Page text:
The quackery end is probably responsible for a large number of diet fads: Take these herbal pills full of ancient wisdom, and you won't need to cut down on sweets, like your "allopathic" doctor tells you to with increasing urgency. You shouldn't trust a doctor who tells you to eat more fruits, vegetables, and sources of fiber because you know mainstream doctors don't know anything about nutrition. Here, buy some herbal vitamin supplements balanced specifically for your blood type and aura color.

Saturday, July 25, 2009

Doggerel #187: "[Scientist] Recanted on His Deathbed!"

Welcome back to "Doggerel," where I ramble on about words and phrases that are misused, abused, or just plain meaningless.

There's no shortage of these urban legends, and always a shortage of evidence to back them up. That, however, is a complete red herring that develops from the delusion that scientists are more authoritative than evidence.

Charles Darwin and Louis Pasteur are frequent victims of this doggerel. The problem is that the theories they birthed aren't confined to them. The success of a scientific theory is its explanatory and predictive power. Evolution is still the only way to look at biology that ties it all together. It's grown beyond Darwin's knowledge. The same is true with the Louis Pasteur's germ theory of disease: We not only know that germs cause various diseases, we know the various types of germs, how and why many cause disease, and how to combat and contain these diseases. The "alternatives" pitched by the people who tell these stories typically rely heavily on coincidence, or simply don't bother to explain or predict the myriad details the mainline theories do.

That's why deathbed recantations, even if they did happen, are completely worthless. The ultimate authority in science is the evidence. Either a theory works or it doesn't. Theories are not proclamations from on high that can be revoked by royal decree. The only thing that can tear down a theory is evidence that contradicts its predictions. To find that, you have to understand the theory and what it explains.

Pointless Question #64

If Rule 34 is, well, you know, what are Rules #1-33?

Friday, July 24, 2009

The Skeptic as a Blithe Spirit

Since having a hotlink to TV Tropes is too much of a temptation for some of my readers, I'll skip it and give the gist of it: A Blithe Spirit is a person, usually the main character of a story, who ends up changing everything by being a free spirit in a stuffy environment and proud of it. That's how I've started viewing the skeptic versus woo battle: We're a force of creative chaos made to disrupt stagnant order.

Really. Although the woos like to pretend they're the innovators, everything they do seems to include all sorts of mechanisms designed to prevent anyone from questioning them. Unfalsifiable beliefs mean never having to say, "I was wrong." For a skeptic, being wrong is an opportunity: It means there's more to the universe than we thought. That means there's a mystery begging to be solved.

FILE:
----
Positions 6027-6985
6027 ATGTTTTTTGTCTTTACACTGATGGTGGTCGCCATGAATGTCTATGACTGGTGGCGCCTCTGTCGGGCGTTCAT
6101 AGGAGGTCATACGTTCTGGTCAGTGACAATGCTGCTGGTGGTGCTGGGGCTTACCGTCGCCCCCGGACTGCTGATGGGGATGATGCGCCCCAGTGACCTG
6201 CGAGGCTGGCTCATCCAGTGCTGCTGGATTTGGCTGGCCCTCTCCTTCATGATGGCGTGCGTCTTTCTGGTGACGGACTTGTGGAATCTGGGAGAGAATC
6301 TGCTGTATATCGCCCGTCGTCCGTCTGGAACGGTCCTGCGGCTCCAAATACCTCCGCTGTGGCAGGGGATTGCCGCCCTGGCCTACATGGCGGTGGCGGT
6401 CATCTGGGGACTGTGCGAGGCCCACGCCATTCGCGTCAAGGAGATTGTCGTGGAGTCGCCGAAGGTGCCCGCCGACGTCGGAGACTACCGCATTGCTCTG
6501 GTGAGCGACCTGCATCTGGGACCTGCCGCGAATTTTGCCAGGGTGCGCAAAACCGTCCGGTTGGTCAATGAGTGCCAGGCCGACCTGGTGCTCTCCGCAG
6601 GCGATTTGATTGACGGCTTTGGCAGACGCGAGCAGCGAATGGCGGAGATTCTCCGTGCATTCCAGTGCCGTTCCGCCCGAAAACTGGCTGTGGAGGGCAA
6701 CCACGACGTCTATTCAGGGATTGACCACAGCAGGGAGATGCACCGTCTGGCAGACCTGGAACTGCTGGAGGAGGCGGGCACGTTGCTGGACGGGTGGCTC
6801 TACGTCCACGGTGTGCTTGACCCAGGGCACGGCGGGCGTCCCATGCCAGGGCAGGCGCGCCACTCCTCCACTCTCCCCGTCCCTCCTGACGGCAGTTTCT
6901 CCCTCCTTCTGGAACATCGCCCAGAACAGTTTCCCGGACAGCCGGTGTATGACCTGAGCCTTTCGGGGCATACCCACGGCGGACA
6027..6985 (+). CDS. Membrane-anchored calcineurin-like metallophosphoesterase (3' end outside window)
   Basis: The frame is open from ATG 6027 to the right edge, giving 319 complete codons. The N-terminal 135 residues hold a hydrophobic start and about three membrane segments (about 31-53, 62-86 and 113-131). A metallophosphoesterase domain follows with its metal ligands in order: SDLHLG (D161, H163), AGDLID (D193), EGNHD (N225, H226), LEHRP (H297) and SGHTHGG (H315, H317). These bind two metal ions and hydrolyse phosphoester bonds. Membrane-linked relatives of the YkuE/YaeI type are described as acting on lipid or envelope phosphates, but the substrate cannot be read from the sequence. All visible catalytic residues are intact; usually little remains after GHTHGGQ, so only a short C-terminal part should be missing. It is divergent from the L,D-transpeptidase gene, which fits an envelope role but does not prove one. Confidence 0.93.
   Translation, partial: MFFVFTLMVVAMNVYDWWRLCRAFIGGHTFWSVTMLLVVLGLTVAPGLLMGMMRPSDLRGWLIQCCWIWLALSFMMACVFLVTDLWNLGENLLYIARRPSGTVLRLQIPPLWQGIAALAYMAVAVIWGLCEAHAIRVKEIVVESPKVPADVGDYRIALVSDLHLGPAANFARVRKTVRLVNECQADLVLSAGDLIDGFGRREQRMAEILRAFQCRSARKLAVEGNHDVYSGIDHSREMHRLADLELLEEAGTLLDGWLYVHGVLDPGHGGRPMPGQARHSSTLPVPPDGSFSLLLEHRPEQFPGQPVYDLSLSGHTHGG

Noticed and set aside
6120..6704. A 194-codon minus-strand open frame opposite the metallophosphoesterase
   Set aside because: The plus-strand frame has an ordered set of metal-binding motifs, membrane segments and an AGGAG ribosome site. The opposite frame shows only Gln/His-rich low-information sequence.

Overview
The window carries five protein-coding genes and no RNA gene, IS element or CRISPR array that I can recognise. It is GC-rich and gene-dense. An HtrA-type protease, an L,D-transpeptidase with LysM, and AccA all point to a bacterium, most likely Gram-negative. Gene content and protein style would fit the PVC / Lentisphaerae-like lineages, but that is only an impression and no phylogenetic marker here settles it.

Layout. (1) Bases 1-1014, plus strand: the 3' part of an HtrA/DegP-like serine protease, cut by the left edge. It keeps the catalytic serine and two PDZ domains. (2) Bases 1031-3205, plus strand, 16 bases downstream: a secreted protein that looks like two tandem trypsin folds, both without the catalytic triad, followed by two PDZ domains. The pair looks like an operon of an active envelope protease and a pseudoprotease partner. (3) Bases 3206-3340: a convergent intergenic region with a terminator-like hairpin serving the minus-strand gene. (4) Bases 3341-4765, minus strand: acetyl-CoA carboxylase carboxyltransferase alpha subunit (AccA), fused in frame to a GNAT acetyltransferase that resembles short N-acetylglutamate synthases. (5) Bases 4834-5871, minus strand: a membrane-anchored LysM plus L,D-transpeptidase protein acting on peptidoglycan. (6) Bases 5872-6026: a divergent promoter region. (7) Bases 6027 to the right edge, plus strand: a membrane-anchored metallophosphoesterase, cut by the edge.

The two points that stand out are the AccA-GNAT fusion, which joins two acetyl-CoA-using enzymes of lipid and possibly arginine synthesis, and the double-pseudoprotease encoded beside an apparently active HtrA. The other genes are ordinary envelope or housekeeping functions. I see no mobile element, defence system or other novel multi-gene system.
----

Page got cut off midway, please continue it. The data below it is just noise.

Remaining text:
That's not how it is for the woo: For them, being wrong is a personal failing. If someone takes a prudent course, doing everything logically, and ends up having to change his opinion when unexpected evidence comes in, it's something to rub in their face. Of course, the whole problem with woo is that they do everything recklessly: They prefer their biases over clarity, which is why they embrace so many fallacies, especially ones founded on an idea of being infallible. Because of this attitude, a skeptic's curiosity is something to be vehemently opposed and shot down. That's why they react so negatively when we ask fundamental questions.

If you're careful and logical about how you think and what you believe as a result, being wrong and changing your mind when new evidence comes forth is nothing to be ashamed of. Being right on what boils down to a basis of luck is nothing to be proud of, either. We know science isn't magical or perfect. It's the best answer we could think of for dealing with the fact that we aren't perfect. Despite this keen awareness of our flaws as mere mortals, we remain optimistic about the process: With enough careful evidence gathering and communication, we can make steady progress into understanding the world around us and use that understanding to help one another. Being wrong and making mistakes is an inherent part of that process.

From my experience with woos, they're much more cynical and homeostatic. They don't accept the scientific method because they can't accept the risk of being wrong about their favorite topics. Many of the fallacies they employ are designed to protect their beliefs in the face of logic and contradicting evidence. That's why every failure is accompanied with an ad hoc hypothesis to explain it away. The natural result of this is that all woos are stuck in an eternal rut, and why I display such passion for getting them out of it, along with no small amount of frustration when they spout doggerel to resist even the tiniest bit of introspection.

A side effect of this is a climate I often perceive among the newage (rhymes with sewage) crowd: If there's a point of disagreement, they'll just agree to disagree, rather than debate the merits of their position. When scientists disagree on a subject, they get adversarial. This is because the truth is easier to find when everyone's willing to find weakspots in various theories. If our best ideas are wrong, that means we have to find out what weird thing is deviating from the expected, and figure it out. Science is not a field for those with easily bruised egos. Without this no-holds barred approach, woos can't expand beyond their inflated egos. They usually don't debate amongst themselves because they've learned to protect their feelings by not rocking the boat.